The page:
“Don’t tell them, SHOW them.”
Last week, as an interesting experiment (interesting to me as much as to anyone else), I set my two KS4 classes the same question, to see how they fared with a little competition.
For the Year 10 pupils, we’re just beginning our sojourn; the Year 11s, though, are just a few short weeks away from their final exams. I selected the opening scene not because it might come up in the exams (I never play those prediction games) but because it was a very familiar passage they could win on. The target, therefore, was to show off their ability to produce a well-structured, thoughtful answer.
And many did.
But, in the spirit of never shying away from what you ask students to do – and, actually, because I love analysing texts – I produced a short example for them.
For those of you who aren’t familiar with the specification, students are given a short extract to analyse and marked against the following Assessment Objectives (AO), colour-coded as I always for my students:
AO1 (12 marks): response to question; skill in quotation choice; use of subject terminology; ability to link to the play as a whole (I call this WHAT the writer was trying to do);
AO2 (12 marks): analysis of the ways in which language, form and structure create meaning; consideration of effect on audience (I call this HOW they tried to do it, and HOW we react); and
AO3 (6 marks): ability to draw specific links to the contexts in which the texts are created or received (I call this WHY it was written like this)
So – to the question: ‘how does Shakespeare use language to present the witches in Act I scene i of Macbeth?’
[Remember this is just a part of a model answer: some prompt questions appear below, for working out why this is a good answer]
Many people believe that when he wrote Macbeth, Shakespeare was influenced by King James I’s interest in witches and his 1597 book, Daemonologie. This might be why he begins the play with the ‘weird sisters’, and seems to put a lot of effort into making them sound realistic. An example of this is the final couplet of the scene: ‘Fair is foul and foul is fair / Hover through the fog and filthy air.’ Shakespeare uses several techniques to make this sound like a spell. Firstly, it is a rhyming couplet, pronounced in unison by all the witches, implying that they know the words off by heart, and chant them together. In the first line, the alliteration of the letter ‘f’ doesn’t just slow the pace down; it adds stress to the abstract nouns, ‘fair’ and ‘foul’, emphasising the strange trochaic tetrameter that has already marked the witches as outsiders. The line is deliberately ambiguous, which is a constant feature of the witches’ talk – such as when they tell Banquo that he will be greater AND lesser than Macbeth. They are, as Macbeth says, ‘imperfect speakers’. The juxtaposition of the terms imply that it is good to be evil, and vice versa, leaving the audience confused, but wary because they understand that the witches are immoral. The couplet, and the spell, is completed with the same alliteration pattern; here ‘fog’ and ‘filthy’ aren’t simply part of the overall pathetic fallacy that Shakespeare uses to create a dark atmosphere – they might also symbolise the audience’s inability to see clearly what the witches mean. Finally, the verb, ‘hover’ takes us back to a strong conventional belief of witches – that they could fly.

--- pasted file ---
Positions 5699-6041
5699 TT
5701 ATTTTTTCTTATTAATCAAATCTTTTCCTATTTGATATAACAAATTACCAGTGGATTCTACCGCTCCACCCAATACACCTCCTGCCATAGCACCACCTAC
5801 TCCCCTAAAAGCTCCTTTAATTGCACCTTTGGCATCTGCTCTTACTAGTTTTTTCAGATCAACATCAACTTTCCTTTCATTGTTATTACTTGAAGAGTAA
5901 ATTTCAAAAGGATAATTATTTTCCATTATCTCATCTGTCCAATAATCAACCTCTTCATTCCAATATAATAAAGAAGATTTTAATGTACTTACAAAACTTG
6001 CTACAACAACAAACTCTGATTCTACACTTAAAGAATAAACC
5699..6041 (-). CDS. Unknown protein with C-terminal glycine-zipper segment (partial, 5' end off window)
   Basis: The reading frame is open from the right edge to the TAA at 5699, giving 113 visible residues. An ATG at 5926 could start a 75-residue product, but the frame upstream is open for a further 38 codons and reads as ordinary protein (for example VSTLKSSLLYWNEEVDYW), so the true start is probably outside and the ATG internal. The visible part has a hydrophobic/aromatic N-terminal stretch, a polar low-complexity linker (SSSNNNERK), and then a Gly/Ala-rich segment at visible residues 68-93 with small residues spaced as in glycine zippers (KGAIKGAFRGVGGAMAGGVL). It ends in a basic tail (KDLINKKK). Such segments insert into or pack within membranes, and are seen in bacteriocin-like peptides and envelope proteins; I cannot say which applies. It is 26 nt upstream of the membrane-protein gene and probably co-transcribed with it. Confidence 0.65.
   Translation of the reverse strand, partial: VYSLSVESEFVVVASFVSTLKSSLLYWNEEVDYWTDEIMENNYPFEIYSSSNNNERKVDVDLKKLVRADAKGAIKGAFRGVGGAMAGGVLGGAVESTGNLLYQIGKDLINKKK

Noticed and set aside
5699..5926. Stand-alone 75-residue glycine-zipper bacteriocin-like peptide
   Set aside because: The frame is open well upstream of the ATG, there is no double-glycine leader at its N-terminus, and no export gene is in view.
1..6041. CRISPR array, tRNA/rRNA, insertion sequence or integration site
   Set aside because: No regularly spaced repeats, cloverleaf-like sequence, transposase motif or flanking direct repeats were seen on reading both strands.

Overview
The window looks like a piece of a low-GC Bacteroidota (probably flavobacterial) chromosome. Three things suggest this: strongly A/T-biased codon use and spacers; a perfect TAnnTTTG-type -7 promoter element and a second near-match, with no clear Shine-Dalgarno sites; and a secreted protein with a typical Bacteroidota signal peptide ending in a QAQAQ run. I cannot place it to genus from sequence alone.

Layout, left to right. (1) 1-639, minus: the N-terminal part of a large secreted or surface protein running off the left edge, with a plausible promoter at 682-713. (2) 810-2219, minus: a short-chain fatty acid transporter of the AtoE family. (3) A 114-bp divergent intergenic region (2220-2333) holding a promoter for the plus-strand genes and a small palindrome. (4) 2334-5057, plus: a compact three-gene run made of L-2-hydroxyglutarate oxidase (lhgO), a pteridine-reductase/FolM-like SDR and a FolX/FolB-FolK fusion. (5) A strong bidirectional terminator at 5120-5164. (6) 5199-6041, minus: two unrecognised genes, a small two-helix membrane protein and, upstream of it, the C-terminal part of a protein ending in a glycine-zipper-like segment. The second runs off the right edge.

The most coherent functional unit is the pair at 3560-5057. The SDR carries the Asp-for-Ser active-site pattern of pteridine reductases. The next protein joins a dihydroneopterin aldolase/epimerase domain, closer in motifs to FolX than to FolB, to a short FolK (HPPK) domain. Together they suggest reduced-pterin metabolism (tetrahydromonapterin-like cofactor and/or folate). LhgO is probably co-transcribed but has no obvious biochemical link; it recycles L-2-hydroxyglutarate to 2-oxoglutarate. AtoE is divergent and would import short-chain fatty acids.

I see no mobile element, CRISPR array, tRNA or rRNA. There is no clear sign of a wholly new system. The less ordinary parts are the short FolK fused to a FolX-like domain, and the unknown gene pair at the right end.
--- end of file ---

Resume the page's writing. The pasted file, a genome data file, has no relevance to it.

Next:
Could this be improved? How? What does this student do well? You might consider how and where they:
- put forward their own independent ideas about what Shakespeare was trying to do;
- analyse the chosen quotation, and the number of things they say about it;
- use subject terminology to add authority to their answer;
- consider the reaction of the audience;
- link to other parts of the play;
- make detailed links to the time the play was written in; and
- ensure that every sentence they write meets at least one of the Assessment Objectives